Barriers to Technology Adoption and Development
The authors propose a theory of economic development in which technology adoption and barriers to such adoptions are the focus. The size of these barriers differs across countries and time. The larger these barriers, the greater the investment a firm must make to adopt a more advanced technology. The model is calibrated to the U.S. balanced growth observations and the postwar Japanese development miracle. For this calibrated structure, the authors find that the disparity in technology adoption barriers needed to account for the huge observed income disparity across countries is not implausibly large. Copyright 1994 by University of Chicago Press.
References listed on IDEAS
Please report citation or reference errors to , or , if you are the registered author of the cited work, log in to your RePEc Author Service profile, click on "citations" and make appropriate adjustments.:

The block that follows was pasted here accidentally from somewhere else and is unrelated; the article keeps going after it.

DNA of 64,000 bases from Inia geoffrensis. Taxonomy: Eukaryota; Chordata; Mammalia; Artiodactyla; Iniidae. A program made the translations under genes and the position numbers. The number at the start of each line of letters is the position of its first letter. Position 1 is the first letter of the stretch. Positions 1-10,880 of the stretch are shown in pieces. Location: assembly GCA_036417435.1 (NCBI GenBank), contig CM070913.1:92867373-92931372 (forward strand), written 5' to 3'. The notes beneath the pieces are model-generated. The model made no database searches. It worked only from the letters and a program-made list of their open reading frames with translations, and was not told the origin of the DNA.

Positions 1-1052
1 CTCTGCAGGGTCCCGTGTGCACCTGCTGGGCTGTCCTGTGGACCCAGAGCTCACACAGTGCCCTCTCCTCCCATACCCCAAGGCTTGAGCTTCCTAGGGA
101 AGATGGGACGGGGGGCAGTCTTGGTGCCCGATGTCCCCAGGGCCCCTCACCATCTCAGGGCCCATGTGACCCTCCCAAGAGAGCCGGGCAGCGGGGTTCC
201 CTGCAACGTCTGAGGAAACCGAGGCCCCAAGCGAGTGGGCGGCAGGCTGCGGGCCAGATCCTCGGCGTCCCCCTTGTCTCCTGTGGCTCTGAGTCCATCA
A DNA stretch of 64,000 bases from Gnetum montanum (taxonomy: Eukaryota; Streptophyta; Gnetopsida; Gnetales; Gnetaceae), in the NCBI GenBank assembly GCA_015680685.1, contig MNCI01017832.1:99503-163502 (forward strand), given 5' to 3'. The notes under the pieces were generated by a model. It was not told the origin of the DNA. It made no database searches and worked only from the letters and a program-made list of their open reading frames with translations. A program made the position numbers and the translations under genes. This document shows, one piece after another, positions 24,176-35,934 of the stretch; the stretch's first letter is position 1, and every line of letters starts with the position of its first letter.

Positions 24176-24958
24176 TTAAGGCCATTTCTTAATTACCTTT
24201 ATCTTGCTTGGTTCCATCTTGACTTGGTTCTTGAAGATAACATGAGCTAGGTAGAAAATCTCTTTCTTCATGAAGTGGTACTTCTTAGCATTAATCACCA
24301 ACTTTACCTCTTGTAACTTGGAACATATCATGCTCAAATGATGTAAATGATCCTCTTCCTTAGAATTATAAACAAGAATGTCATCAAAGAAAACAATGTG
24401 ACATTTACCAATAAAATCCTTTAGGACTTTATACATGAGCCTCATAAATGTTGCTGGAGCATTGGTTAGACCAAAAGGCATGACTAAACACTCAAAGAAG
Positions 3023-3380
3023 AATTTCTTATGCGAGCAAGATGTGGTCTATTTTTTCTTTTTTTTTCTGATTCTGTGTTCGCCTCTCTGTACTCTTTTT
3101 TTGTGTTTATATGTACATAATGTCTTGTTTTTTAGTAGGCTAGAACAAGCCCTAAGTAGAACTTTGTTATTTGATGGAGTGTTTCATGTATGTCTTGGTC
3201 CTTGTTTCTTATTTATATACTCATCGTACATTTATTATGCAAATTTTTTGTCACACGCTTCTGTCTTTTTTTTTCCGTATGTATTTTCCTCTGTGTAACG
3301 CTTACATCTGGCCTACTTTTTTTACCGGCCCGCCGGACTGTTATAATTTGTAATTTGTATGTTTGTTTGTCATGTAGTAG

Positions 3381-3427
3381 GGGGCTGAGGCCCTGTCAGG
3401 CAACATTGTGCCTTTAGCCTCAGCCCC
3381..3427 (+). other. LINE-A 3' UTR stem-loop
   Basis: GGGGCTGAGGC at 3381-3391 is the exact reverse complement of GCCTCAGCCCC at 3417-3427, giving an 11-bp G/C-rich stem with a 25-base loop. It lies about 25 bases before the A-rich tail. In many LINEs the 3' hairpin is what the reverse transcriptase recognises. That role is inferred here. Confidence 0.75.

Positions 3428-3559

- N. Gregory Mankiw & David Romer & David N. Weil, 1992.
"A Contribution to the Empirics of Economic Growth,"
The Quarterly Journal of Economics,
Oxford University Press, vol. 107(2), pages 407-437.
- Paul M Romer, 1999.
"Endogenous Technological Change,"
Levine's Working Paper Archive
2135, David K. Levine.
- Stephen L. Parente & Edward C. Prescott, 1993. "Changes in the wealth of nations," Quarterly Review, Federal Reserve Bank of Minneapolis, issue Spr, pages 3-16.
- Schmitz, James A, Jr, 1989. "Imitation, Entrepreneurship, and Long-run Growth," Journal of Political Economy, University of Chicago Press, vol. 97(3), pages 721-739, June.
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